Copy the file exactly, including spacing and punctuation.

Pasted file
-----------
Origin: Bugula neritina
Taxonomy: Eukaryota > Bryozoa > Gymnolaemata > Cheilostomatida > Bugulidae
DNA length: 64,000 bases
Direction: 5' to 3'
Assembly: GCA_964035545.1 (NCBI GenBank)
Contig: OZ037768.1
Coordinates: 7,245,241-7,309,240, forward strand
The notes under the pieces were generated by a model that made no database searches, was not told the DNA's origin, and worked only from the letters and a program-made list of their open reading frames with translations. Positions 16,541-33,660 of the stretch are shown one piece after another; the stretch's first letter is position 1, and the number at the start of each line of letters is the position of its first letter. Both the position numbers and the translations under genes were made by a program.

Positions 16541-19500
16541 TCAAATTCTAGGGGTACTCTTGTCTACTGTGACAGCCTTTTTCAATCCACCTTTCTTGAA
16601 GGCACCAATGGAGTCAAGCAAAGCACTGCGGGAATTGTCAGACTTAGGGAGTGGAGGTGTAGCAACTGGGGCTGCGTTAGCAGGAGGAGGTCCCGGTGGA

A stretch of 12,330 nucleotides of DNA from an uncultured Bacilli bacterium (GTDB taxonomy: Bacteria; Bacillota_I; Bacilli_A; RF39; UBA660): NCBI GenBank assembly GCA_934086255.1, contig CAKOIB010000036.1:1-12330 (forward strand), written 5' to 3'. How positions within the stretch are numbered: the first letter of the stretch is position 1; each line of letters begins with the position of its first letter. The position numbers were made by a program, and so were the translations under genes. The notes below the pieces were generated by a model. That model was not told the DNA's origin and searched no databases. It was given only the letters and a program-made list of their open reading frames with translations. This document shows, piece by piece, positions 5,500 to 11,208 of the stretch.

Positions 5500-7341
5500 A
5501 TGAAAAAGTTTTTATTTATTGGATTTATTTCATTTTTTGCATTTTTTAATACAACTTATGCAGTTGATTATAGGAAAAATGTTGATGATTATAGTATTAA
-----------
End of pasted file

Origin: Bugula neritina
Taxonomy: Eukaryota > Bryozoa > Gymnolaemata > Cheilostomatida > Bugulidae
DNA length: 64,000 bases
Direction: 5' to 3'
Assembly: GCA_964035545.1 (NCBI GenBank)
Contig: OZ037768.1
Coordinates: 7,245,241-7,309,240, forward strand
The notes under the pieces were generated by a model that made no database searches, was not told the DNA's origin, and worked only from the letters and a program-made list of their open reading frames with translations. Positions 16,541-33,660 of the stretch are shown one piece after another; the stretch's first letter is position 1, and the number at the start of each line of letters is the position of its first letter. Both the position numbers and the translations under genes were made by a program.

Positions 16541-19500
16541 TCAAATTCTAGGGGTACTCTTGTCTACTGTGACAGCCTTTTTCAATCCACCTTTCTTGAA
16601 GGCACCAATGGAGTCAAGCAAAGCACTGCGGGAATTGTCAGACTTAGGGAGTGGAGGTGTAGCAACTGGGGCTGCGTTAGCAGGAGGAGGTCCCGGTGGA

A stretch of 12,330 nucleotides of DNA from an uncultured Bacilli bacterium (GTDB taxonomy: Bacteria; Bacillota_I; Bacilli_A; RF39; UBA660): NCBI GenBank assembly GCA_934086255.1, contig CAKOIB010000036.1:1-12330 (forward strand), written 5' to 3'. How positions within the stretch are numbered: the first letter of the stretch is position 1; each line of letters begins with the position of its first letter. The position numbers were made by a program, and so were the translations under genes. The notes below the pieces were generated by a model. That model was not told the DNA's origin and searched no databases. It was given only the letters and a program-made list of their open reading frames with translations. This document shows, piece by piece, positions 5,500 to 11,208 of the stretch.

Positions 5500-7341
5500 A
5501 TGAAAAAGTTTTTATTTATTGGATTTATTTCATTTTTTGCATTTTTTAATACAACTTATGCAGTTGATTATAGGAAAAATGTTGATGATTATAGTATTAA